Let’s kill an industry sacred cow today:
This is one of the biggest problems with most of the email marketing that I see done by tax professionals and accountants, and it is a holdover from the days when print marketing dominated the online space.
Email should never be used as a “newsletter.”
It is not going to garner new tax or accounting clients for your firm. What breaks my heart is that some tax professionals send those dull monstrosities out (because they came with their business-card website or tax software), and then they think:
“Oh, I’ve tried email marketing. Doesn’t work.”
So before I do a takedown of the “tax tips newsletter,” let’s look at the numbers:
Because we at AdvisorProMarketer believe: the data doesn’t lie.
- Email has 4.1+ billion users compared to Facebook’s 1.9 billion, and Twitter’s 187 million. [Source, Source]
- When starting their day, 58 percent of people check their email before anything else, while 11 percent check their Facebook accounts and 2 percent check Twitter first. [Source]
- The average email click-through rates for email sit at 3.57 percent. For Facebook, they are .07 percent and for Twitter, .03 percent. [Source]
- Email gets more conversions than social media. On average 66 percent of users make a purchase after email messaging, 20 percent for Facebook, and 6 percent for Twitter. [Source]
- And, email comes with a better ROI: 3800 percent compared to 28 percent on average for social media. [Source]
I can go on.
But let’s get to the “tax tips newsletter,” shall we?
I spend my mornings, as you probably do, cranking through my inbox and churning out the marketing junk which has little relevance to me or my business.
However, if you pay attention to emails that YOU respond to, you’ll see a different approach.
Email is a relational medium.
As it is MOSTLY used (i.e. in practice, intent, and in the kinds of emails that we mostly consume and act upon), email is:
- One-to-one communication, not a mass broadcast.
- Meant to be replied to, not just clicked through.
- Relational in tone and content.
- Containing content that is relevant to the recipient, not just the sender.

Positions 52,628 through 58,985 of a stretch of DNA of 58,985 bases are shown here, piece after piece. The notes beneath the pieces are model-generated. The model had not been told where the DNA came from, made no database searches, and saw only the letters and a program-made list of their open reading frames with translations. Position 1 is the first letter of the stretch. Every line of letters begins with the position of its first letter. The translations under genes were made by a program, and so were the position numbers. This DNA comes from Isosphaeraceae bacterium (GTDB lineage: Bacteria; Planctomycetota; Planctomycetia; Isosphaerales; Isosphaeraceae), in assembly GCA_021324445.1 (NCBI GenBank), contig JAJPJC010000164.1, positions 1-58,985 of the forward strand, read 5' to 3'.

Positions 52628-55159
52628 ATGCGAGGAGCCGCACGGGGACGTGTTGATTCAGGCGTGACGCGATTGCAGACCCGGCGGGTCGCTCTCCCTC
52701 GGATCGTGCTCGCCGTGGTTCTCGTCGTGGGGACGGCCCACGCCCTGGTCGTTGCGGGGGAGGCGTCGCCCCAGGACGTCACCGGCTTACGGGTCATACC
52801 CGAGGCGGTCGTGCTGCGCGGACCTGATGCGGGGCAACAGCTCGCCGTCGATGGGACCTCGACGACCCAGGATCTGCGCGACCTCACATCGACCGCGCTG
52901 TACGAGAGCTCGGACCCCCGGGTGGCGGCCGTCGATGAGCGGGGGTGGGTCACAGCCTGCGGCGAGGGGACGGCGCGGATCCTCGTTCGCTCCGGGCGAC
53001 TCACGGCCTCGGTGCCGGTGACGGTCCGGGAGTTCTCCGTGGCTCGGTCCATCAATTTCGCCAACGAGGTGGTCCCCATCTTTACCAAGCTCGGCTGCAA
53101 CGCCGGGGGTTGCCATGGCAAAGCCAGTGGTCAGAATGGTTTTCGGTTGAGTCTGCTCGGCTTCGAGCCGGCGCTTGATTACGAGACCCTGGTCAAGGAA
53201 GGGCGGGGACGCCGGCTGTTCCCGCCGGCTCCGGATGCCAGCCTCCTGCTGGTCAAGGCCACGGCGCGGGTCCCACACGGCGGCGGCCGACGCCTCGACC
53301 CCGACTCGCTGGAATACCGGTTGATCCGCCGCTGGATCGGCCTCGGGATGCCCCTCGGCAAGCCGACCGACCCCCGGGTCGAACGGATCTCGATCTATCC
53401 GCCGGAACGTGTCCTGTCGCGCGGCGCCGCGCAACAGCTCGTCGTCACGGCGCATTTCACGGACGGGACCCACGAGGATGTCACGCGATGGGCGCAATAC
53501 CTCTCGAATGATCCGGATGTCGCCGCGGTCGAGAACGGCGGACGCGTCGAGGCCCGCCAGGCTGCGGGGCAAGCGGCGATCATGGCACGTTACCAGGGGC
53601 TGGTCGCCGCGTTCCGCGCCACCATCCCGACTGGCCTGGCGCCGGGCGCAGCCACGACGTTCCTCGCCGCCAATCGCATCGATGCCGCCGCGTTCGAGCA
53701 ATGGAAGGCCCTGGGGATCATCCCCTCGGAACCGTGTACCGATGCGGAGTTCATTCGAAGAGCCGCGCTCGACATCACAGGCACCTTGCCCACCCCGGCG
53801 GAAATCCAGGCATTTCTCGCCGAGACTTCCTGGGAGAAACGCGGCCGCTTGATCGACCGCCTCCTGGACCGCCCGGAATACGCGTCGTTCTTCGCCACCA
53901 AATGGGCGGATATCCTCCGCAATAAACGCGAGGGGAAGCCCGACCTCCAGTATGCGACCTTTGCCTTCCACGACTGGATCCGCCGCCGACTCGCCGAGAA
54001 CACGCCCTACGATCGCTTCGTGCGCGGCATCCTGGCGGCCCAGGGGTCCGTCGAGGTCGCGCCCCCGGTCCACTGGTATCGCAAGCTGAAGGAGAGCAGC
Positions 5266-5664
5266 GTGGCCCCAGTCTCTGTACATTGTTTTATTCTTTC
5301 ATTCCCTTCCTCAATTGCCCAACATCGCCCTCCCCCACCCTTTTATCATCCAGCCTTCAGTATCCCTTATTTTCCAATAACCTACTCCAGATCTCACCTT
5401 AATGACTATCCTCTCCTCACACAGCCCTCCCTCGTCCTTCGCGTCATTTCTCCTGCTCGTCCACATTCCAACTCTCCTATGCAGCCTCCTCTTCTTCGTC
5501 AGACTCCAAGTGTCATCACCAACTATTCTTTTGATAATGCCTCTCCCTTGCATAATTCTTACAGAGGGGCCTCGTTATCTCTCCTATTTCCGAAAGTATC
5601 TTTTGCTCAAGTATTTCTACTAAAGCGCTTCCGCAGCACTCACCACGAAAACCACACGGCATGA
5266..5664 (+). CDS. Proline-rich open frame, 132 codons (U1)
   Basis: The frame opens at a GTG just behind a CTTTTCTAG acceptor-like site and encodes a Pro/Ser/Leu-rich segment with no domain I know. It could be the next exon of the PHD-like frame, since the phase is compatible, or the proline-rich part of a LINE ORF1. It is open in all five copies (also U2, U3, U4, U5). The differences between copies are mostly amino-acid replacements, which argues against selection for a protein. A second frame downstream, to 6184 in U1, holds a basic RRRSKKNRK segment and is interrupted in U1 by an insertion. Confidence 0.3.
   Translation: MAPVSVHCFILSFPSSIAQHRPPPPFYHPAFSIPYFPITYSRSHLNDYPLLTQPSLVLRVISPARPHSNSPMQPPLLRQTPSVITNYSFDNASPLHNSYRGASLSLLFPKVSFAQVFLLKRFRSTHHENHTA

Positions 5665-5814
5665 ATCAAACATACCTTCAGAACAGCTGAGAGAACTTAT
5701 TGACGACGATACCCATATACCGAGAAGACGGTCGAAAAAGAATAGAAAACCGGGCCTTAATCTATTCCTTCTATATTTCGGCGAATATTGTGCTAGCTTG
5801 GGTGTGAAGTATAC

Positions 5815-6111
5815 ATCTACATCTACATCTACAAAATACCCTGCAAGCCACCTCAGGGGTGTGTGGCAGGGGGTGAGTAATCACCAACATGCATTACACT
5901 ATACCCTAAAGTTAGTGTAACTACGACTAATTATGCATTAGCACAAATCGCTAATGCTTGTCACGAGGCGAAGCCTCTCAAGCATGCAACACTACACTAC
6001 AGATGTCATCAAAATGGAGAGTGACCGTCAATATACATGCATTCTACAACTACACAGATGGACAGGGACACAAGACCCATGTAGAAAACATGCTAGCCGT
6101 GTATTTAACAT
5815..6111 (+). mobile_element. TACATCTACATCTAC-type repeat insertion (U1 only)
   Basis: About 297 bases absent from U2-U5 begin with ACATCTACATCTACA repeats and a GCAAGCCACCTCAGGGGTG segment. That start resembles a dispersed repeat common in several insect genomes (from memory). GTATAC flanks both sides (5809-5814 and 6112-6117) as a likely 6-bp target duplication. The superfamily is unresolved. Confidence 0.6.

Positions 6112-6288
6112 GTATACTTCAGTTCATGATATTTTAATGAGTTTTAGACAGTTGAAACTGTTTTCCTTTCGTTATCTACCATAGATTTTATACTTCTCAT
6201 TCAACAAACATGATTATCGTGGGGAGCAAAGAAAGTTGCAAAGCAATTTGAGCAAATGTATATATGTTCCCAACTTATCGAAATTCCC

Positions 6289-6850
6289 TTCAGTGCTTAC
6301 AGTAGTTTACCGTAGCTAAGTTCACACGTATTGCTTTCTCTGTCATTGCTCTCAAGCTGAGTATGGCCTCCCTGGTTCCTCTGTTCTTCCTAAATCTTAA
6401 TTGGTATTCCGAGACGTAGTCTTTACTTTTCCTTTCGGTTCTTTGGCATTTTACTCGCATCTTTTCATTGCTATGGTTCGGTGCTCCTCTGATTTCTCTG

Right away, you probably sense that the newsletter approach violates these norms, and is automatically received as “marketing” by your advisory clients.
Which is not how you want to be received.
So, here are even more problems with the “tax tips” newsletter…
- “Professional-looking” headers and graphics
Again, how do you want your emails to be received? As a “professional” email — with content easily found through a simple internet search? Or as a warm, encouraging and actionable note — like one you’d receive from your neighbor down the street?
Because one of those kinds of emails gets deleted … the other doesn’t.
- Corporate-style, generic content
This is a Big Mistake.
Firstly, you’re not Best Buy or AccountingWeb … and by aping these entities, you’re falling for the old canard that “building a brand” is the primary goal of your marketing.
I’m not against brand-building — far from it; it’s just that it is best accomplished along the road of effective, response-oriented marketing.
And secondly, when you abuse your contacts’ inbox with stuffy technical-ese, tax code updates or commoditized articles, you’re actually demonstrating cavalier disregard for your most important asset: your client and prospect list.
Your advisory clients come to you because they want YOU to handle all of this advisory stuff for them.
In the vast majority of cases, they don’t want (or need) to be educated about the subtleties of a 1031 exchange — they just want to sell their real estate without getting bit in the behind by the stupid taxes.
But when you use email RIGHTLY, you’re actually building deeper relationships with your advisory clients and prospects. You’re demonstrating that you can be trusted with their time … and with their sensitive financial issues.
So don’t blow your greatest asset (your client list) by sending them corporatized, generic pabulum.
And don’t think that if you do, that you’re “doing email marketing.”